‘Talking Economics’ with Tan Tai Yong, Director of Singapore’s Institute for South Asian Studies

Prof. Tan Tai Yong, Director of the Institute for South Asian Studies (ISAS) affiliated to the National University of Singapore, was in Sri Lanka recently together with a delegation from ISAS. They were here to scope out potential partners to work with, and signed a MoU with the IPS to engage in collaborative work. On the sidelines of this, he spoke with Talking Economics editor Anushka Wijesinha on a variety of topics including, the prospects for South Asian countries in a changing Asian and global economic context, the evolving performance of China, regional integration in South Asia, and his perspectives on Sri Lanka’s renewed economic growth opportunity.

 

 

Discussing South Asia’s role in an evolving global context characterized by Asian dominance, Professor Tan Tai Yong noted that “India’s impressive growth rate over the last decade will increase the country’s prominence in both regional and world affairs. He went on to say that “India is surrounded by nations which have unique and interesting trajectories that will impact growth in India, and the South Asian region as a whole”. Prof. Tan pointed out that with the end of the long fought civil war in Sri Lanka and the emergence of Bangladesh as the second largest manufacturing base outside of China, several South Asian nations “seem to be taking on a new trajectory”. As a result, the growth of Asia will crucially depend on the political and trade relations of South Asia and India with China and East Asia.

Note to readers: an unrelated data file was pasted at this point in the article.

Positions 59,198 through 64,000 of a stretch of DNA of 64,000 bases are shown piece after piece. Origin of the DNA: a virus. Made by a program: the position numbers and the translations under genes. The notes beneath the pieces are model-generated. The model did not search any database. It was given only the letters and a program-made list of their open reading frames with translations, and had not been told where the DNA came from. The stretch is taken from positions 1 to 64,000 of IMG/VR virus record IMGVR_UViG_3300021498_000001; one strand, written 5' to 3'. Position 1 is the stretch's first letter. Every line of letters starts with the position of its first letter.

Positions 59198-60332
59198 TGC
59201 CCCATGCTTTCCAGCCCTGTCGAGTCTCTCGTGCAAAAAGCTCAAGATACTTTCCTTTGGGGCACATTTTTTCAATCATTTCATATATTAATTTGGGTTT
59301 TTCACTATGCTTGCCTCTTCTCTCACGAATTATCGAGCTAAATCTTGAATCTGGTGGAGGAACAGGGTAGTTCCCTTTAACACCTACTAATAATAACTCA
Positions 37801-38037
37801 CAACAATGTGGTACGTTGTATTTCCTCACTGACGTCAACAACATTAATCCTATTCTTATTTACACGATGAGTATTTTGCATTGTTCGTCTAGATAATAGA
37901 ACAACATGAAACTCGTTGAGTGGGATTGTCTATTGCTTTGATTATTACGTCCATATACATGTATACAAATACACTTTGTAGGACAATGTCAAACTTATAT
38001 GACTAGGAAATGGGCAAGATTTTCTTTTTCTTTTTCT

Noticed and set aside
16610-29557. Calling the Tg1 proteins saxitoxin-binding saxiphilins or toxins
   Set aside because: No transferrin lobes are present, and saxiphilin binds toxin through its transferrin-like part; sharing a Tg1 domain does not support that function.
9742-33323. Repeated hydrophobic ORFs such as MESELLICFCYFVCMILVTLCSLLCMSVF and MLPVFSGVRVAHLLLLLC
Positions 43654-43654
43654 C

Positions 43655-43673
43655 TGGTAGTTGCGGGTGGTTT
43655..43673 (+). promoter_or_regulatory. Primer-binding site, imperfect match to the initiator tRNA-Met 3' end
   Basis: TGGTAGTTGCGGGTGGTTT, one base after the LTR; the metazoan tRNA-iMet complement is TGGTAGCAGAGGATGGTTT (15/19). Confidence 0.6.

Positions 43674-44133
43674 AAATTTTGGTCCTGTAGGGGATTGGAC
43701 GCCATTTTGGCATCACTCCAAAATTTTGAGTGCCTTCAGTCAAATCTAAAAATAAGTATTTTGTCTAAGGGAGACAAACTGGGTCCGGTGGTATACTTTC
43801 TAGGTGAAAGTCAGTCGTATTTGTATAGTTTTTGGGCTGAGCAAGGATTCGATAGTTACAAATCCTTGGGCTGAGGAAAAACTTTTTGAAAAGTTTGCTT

Moving on to the topic of China, Prof. Tan affirmed that China has its share of issues that need to be sorted out. Firstly, he pointed out the issue of the vast disparity between China’s thriving coastal regions and the more interior regions that still require significant development. Secondly, he stressed that China is heavily dependent on its exports and that the crisis in Europe could lead to protectionism and a slowdown in China’s exports, which if not met with a rise in China’s own domestic consumption could cause severe economic problems.

 

With regard to South Asia, Prof. Tan attributed the lack of regional integration and lackluster intra-regional trade to politics and weak bilateral relations. He looked at the relationship between India and China to emphasize that trade can remain high despite weaker political ties, and stressed that higher intra-regional trade levels would be beneficial to the whole region.

 

Moving on to the outlook for Sri Lanka, he said, “In a nutshell, lot of promise going forward, the signs are good, young people are interested, but also challenges that need to be faced…” He specifically pointed out that he was impressed with the passion amongst the youth of the country and their desire to resolve the problems facing the nation. However, he pointed out that Sri Lanka does face economic obstacles and needs to make structural changes with regard to education as well as focus on national reconciliation.

 

Finally, when asked about his views on Sri Lanka’s policy of looking to East Asia for development lessons, Prof. Tan remarked, “Ive always been very skeptical about countries wanting to emulate one particular model of development […] there isn’t one model that suits your particular set of conditions. If I were to say what would be the best approach – I would say pragmatism”. He advocated that Sri Lanka adopt practices that suit Sri Lanka politically, culturally and socially, by extracting and implementing useful elements from different development models.

 

(updated)

 

The video interview is in two parts – see below

Part 1 – http://www.youtube.com/watch?v=Kl1IWBL2wGg&feature=g-upl

Part 2 – http://www.youtube.com/watch?v=uZ9LZABA8HI&feature=g-upl

(Note: the audio contains some background noise disturbances)